But not just any book. He was looking for titles that held some promise of a great literary experience. He had been reading Edmund Spenser’s epic allegory, “The Faerie Queene,” with rapt attention. Its stories of martial valor and chivalric virtue had stirred something deep within him. He wanted to revisit that world, or something like it, if he could.

And so he had several times taken up and replaced a book that caught his attention. It bore an alluring title, with just enough hint of mystery to catch the eye. But as to its contents—he knew little about them or the book’s author. Several times, he did what many would-be readers have done: He picked the book up, thumbed through it, couldn’t decide whether to buy it, and set it back on the bookstall. Perhaps a dozen times, on as many days, he had done this.

Gallup - Religion Remains a Strong Marker of Political Identity in U.S.
Even as overall party identification trends in the U.S. have shifted over the past six and half years, the relationship between religion and party identification has remained consistent. Very religious Americans are more likely to identify with or lean toward the Republican Party and less frequently identify with or lean toward the Democratic Party, compared with those who are moderately or nonreligious.

Gallup classifies Americans as "very religious" if they say religion is an important part of their daily lives and that they attend religious services every week or almost every week. That group constituted 41% of all U.S. adults in the first half of 2014. "Nonreligious" Americans (30% of Americans in 2014) are those who say religion is not an important part of their daily lives and that they seldom or never attend religious services. The remaining group, 29%, are classified as "moderately religious." These people say religion is important in their lives but that they do not attend services regularly, or that religion is not important but that they still attend services.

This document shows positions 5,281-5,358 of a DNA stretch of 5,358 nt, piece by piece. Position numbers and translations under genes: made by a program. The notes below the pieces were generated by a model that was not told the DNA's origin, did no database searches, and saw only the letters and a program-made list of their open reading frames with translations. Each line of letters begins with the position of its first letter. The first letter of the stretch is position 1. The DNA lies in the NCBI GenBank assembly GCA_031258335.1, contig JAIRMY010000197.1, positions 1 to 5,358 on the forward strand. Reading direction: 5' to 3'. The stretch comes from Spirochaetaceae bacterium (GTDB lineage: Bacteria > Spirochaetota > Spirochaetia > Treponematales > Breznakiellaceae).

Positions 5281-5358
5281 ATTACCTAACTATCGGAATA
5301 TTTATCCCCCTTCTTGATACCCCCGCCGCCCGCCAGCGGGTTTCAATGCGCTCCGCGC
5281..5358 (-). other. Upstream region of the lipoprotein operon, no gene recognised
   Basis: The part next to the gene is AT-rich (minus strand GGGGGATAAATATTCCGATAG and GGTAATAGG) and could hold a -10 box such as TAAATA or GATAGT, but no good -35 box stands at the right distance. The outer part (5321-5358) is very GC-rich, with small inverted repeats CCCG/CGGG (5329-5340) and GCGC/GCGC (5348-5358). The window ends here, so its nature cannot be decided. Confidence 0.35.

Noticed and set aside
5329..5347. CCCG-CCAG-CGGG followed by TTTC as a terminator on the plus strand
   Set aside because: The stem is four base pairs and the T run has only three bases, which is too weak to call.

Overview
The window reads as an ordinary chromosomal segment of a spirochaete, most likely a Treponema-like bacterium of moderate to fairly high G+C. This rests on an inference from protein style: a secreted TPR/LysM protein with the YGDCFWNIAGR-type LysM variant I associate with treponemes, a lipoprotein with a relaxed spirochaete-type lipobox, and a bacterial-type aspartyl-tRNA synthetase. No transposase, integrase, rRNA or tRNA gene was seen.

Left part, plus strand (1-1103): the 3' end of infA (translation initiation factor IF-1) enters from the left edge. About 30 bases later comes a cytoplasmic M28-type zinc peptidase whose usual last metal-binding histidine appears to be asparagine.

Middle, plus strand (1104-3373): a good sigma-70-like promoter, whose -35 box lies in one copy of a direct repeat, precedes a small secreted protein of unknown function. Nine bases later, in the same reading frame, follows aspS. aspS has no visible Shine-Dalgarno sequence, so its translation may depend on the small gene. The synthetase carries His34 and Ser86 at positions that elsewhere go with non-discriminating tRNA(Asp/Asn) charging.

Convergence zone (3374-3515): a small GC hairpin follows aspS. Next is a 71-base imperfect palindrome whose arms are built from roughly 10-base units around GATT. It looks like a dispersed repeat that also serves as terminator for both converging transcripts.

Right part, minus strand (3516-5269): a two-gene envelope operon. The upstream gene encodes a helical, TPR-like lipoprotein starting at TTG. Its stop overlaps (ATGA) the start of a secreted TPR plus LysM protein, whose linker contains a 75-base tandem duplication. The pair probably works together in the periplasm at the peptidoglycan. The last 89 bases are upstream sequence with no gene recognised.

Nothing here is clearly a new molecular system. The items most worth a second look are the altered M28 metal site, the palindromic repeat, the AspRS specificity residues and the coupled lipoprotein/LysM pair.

From 2008 to June 2014, nonreligious Americans have been the most Democratic of the three religious groups, with a net Democratic value ranging between +38 and +19 over that period. Those who are moderately religious have also tilted Democratic, with net values ranging from +23 to +1. Those who are very religious are least Democratic, with net values in the negative range, meaning that on average, this group identifies with or leans toward the Republican Party more than the Democratic Party.


Wednesday, July 30, 2014

Hump Day Humor: Impressions




HT: Kevin DeYoung

From Lewis's Pen: Love is to be Vulnerable

From The Four Loves
There is no safe investment. To love at all is to be vulnerable. Love anything, and your heart will certainly be wrung and possibly be broken. If you want to make sure of keeping it intact, you must give your heart to no one, not even an animal. Wrap it carefully round with hobbies and little luxuries; avoid all entanglements; lock it up safe in the casket or coffin of your selfishness. But in that casket — safe, dark, motionless, airless — it will change. It will not be broken; it will become unbreakable, impenetrable, irredeemable. The alternative to tragedy, or at least to the risk of tragedy, is damnation. The only place outside Heaven where you can be perfectly safe from all the dangers and perturbations of love is Hell .I believe that the most lawless and inordinate loves are less contrary to God’s will than a self-invited and self-protective lovelessness . . . We shall draw nearer to God, not by trying to avoid the sufferings inherent in all loves, but by accepting them and offering them to Him; throwing away all defensive armour. If our hearts need to be broken, and if He chooses this as a way in which they should break, so be it.What I know about love and believe about love and giving ones heart began in this.